A global team of radio astronomers have on Thursday unveiled the first image of the supermassive black hole at the centre of the Milky Way galaxy.
Scientists had previously seen stars orbiting around something invisible, compact, and very massive at the centre of the Milky Way.
But the image of Sagittarius A (Sgr A) which is about 27,000 light-years away from Earth, produced by a global research team called the Event Horizon Telescope (EHT) Collaboration, provides the first direct visual evidence of it.
"We finally have the first look at our Milky Way black hole, Sagittarius A. It's the dawn of a new era of black hole physics," the EHT said on Twitter.
While the black hole is not visible, because it is completely dark, glowing gas around it reveals a telltale signature: a dark central region (called a "shadow") surrounded by a bright ring-like structure.
The new view captures light bent by the powerful gravity of the black hole, which is four million times more massive than our Sun.
"We were stunned by how well the size of the ring agreed with predictions from Einstein's Theory of General Relativity," said EHT Project Scientist Geoffrey Bower from the Institute of Astronomy and Astrophysics, Academia Sinica, Taipei, in a statement.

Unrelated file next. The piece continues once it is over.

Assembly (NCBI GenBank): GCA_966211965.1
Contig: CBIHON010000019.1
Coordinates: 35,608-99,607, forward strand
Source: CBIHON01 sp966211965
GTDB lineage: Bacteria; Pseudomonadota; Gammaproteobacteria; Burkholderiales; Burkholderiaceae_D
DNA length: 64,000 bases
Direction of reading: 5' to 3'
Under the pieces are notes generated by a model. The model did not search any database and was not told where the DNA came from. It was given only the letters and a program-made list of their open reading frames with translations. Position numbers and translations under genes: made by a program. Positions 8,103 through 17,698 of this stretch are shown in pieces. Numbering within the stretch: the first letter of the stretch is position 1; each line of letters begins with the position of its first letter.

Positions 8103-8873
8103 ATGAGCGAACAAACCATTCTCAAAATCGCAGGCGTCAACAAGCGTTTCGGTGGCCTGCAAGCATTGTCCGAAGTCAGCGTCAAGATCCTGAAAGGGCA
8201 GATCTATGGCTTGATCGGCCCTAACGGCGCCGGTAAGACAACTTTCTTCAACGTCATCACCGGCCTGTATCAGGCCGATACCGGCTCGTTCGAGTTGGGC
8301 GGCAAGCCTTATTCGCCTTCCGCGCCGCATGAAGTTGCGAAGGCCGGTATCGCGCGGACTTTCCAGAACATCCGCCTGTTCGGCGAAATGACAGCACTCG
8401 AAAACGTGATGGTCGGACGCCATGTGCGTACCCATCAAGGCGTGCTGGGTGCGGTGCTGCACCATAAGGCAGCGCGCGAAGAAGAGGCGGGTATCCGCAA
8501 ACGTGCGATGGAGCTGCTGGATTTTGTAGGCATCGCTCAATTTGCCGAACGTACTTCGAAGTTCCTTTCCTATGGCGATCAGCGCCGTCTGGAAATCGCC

"These unprecedented observations have greatly improved our understanding of what happens at the very centre of our galaxy, and offer new insights on how these giant black holes interact with their surroundings," he added.
The results are being published in a special issue of The Astrophysical Journal Letters.
To image Sgr A, the team created the powerful EHT, which linked together eight existing radio observatories across the planet to form a single "Earth-sized" virtual telescope. The EHT observed Sgr A on multiple nights, collecting data for many hours in a row, similar to using a long exposure time on a camera.
The team had in 2019 released the first image of a black hole, called M87, at the centre of the more distant Messier 87 galaxy.
They noted that the two black holes look remarkably similar, even though our galaxy's black hole is more than a thousand times smaller and less massive than M87.
Scientists are particularly excited to finally have images of two black holes of very different sizes, which offers the opportunity to understand how they compare and contrast.
They have also begun to use the new data to test theories and models of how gas behaves around supermassive black holes. This process is not yet fully understood but is thought to play a key role in shaping the formation and evolution of galaxies.